Rotational Acetabular Osteotomy

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Hip dysplasia is a common cause of secondary osteoarthritis. To prevent the early onset of secondary osteoarthritis, rotational acetabular osteotomy has been proposed1.


The approach combines the anterior iliofemoral and posterior approaches through a single skin incision. The pubic bone is cut independently, and the ilium and ischium are cut in continuity. The rotation of the acetabulum provides a more horizontal weight-bearing area and, at the same time, returns the superiorly subluxated femoral head to a more normal position.


The Ganz periacetabular osteotomy involves the same concept as a rotational acetabular osteotomy with a different surgical approach. The rate of major complications, such as intra-articular osteotomy, nerve palsy, loss of fixation, malreduction, and symptomatic heterotopic ossification, is lower in rotational acetabular osteotomy (0% to 18%)2 than in periacetabular osteotomy (6% to 37%)3. Because of a wide surgical exposure, osteotomy can be performed under direct vision in rotational acetabular osteotomy.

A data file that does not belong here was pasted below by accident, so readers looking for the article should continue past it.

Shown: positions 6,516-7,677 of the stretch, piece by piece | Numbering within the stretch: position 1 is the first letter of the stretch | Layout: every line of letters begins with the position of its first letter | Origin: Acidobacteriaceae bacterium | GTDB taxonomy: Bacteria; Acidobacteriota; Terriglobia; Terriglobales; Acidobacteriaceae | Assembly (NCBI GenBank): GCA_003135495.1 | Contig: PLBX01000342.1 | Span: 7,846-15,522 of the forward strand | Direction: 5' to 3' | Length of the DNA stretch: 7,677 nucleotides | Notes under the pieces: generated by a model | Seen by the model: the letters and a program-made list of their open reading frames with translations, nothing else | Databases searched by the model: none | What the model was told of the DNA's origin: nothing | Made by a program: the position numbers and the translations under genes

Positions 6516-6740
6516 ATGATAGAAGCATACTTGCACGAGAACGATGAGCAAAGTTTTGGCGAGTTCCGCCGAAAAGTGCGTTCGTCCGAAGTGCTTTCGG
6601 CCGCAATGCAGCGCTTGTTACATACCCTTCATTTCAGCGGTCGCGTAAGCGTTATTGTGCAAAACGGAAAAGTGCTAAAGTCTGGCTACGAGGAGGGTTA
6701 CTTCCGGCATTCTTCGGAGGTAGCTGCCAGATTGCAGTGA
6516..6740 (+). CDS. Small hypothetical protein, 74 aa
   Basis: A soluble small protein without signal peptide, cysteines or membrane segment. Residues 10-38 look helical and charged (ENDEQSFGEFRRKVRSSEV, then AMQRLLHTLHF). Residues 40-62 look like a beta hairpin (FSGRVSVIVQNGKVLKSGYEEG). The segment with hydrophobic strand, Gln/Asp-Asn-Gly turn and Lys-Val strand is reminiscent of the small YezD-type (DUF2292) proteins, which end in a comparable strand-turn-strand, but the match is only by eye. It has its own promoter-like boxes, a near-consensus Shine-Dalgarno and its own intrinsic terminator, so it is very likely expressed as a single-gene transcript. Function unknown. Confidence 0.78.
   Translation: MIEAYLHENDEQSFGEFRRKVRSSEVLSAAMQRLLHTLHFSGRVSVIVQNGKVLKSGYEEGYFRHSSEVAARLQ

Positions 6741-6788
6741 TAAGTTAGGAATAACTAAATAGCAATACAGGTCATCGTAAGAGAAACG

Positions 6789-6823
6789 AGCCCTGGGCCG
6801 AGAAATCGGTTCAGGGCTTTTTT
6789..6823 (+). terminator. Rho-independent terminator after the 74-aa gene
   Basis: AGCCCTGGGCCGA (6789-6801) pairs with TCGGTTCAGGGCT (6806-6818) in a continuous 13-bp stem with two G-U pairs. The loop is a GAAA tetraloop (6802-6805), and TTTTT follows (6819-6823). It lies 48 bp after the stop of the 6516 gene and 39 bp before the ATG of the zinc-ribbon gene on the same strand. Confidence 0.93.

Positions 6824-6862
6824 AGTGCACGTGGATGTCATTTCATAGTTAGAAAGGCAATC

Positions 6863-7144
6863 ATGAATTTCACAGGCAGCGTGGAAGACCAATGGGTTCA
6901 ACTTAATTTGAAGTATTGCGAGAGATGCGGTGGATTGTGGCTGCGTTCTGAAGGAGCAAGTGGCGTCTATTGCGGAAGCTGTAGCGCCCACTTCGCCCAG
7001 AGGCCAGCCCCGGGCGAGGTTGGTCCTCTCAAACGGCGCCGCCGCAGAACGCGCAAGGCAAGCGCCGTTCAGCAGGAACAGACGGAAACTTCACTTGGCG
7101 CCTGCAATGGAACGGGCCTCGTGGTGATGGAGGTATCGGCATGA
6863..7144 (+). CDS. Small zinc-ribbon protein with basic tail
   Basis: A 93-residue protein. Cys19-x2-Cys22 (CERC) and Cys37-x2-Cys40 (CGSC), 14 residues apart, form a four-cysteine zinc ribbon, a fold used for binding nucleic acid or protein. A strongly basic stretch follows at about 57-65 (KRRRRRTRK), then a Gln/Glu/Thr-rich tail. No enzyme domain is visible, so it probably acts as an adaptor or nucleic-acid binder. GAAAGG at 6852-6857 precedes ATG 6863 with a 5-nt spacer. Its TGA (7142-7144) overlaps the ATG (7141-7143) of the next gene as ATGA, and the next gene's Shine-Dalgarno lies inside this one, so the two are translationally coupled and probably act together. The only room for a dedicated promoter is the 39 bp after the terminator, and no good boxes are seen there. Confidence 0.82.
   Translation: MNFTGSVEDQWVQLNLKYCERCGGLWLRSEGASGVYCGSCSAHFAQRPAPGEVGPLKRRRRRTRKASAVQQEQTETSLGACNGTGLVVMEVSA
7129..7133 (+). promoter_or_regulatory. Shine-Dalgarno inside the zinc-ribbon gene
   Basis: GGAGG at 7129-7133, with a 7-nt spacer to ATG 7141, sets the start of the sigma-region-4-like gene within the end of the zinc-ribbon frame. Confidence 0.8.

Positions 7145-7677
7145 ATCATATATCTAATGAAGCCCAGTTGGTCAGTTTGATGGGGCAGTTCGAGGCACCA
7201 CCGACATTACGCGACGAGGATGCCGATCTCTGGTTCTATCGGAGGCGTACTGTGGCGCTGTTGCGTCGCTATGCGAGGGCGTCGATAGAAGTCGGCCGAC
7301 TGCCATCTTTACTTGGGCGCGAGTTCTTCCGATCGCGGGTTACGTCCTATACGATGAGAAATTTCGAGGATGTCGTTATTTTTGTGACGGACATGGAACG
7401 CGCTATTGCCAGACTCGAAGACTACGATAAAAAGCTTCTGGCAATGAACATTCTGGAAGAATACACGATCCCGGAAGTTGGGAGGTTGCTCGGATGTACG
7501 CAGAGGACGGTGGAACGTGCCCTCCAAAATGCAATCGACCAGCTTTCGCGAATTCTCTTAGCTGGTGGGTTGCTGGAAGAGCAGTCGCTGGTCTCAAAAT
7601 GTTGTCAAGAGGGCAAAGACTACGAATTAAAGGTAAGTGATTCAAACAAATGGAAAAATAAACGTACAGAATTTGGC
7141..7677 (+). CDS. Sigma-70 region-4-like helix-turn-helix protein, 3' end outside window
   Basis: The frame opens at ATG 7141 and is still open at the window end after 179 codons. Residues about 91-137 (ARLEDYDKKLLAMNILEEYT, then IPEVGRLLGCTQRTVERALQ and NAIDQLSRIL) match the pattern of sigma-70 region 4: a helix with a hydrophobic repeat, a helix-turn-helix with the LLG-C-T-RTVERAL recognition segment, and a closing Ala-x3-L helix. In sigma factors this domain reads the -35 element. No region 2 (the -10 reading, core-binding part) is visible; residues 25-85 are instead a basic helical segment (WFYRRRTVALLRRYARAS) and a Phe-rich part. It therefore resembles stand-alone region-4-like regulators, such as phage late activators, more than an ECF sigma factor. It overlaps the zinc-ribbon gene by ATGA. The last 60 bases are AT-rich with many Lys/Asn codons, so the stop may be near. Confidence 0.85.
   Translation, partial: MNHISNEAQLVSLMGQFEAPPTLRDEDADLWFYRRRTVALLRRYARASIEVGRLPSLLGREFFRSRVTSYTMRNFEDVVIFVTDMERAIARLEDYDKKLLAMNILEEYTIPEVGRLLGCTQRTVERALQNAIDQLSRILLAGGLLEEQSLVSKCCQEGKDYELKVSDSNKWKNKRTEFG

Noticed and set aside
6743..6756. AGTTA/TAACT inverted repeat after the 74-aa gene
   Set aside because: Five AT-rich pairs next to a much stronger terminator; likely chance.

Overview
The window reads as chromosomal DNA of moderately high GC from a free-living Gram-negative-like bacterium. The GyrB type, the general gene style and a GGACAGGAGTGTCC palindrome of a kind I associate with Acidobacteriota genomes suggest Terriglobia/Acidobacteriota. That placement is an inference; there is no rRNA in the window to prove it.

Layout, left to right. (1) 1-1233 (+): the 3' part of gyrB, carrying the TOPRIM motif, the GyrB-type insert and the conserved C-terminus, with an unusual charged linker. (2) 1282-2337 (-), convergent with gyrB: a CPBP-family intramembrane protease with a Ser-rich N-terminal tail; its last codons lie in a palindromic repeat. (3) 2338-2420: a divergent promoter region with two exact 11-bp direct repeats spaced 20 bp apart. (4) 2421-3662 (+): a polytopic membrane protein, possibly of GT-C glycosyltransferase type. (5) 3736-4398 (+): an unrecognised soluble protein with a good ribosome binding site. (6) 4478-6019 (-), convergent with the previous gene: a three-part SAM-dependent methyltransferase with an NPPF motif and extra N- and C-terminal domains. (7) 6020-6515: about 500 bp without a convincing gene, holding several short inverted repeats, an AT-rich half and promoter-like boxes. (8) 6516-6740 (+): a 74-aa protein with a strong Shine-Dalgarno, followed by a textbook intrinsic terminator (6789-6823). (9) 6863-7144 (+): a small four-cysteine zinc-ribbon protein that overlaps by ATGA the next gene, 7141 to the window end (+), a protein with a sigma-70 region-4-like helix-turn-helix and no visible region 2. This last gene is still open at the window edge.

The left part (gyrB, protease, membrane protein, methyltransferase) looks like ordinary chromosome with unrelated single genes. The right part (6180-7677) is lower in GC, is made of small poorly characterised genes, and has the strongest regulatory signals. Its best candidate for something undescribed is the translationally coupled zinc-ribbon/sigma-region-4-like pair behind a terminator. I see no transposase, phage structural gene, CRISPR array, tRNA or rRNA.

Rotational acetabular osteotomy for osteoarthritis secondary to hip dysplasia can alter the position of the acetabulum en bloc and cover the femoral head with cartilage. For the unstable hip with dysplasia, the surgical procedure is needed for the prevention of osteoarthritis.

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